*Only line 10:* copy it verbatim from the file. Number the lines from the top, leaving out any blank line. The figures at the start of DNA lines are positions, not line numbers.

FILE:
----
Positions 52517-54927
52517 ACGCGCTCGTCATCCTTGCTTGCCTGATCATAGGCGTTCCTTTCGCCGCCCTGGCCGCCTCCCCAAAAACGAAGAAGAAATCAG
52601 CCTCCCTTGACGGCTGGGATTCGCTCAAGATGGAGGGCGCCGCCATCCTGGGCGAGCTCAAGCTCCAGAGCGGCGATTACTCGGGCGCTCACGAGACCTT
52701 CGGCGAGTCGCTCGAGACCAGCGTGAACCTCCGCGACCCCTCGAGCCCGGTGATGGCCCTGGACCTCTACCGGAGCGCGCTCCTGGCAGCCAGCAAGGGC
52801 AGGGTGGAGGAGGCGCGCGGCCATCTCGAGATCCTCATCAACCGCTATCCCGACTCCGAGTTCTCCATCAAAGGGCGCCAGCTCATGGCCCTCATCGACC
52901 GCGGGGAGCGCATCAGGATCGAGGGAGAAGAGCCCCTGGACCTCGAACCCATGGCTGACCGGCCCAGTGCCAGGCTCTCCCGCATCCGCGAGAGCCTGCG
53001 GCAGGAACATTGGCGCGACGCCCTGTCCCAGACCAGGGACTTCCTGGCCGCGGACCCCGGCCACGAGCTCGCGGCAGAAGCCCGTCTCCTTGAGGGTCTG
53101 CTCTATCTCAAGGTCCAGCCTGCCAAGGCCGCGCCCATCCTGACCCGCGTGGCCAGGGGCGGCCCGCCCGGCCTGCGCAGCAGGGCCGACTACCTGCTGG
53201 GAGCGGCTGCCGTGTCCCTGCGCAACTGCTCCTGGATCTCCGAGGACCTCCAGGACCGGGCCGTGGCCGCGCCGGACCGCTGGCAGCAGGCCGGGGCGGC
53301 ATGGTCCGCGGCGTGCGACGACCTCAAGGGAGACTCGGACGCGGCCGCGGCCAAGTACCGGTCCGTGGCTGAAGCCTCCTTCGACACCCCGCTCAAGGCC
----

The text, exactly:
53301 ATGGTCCGCGGCGTGCGACGACCTCAAGGGAGACTCGGACGCGGCCGCGGCCAAGTACCGGTCCGTGGCTGAAGCCTCCTTCGACACCCCGCTCAAGGCC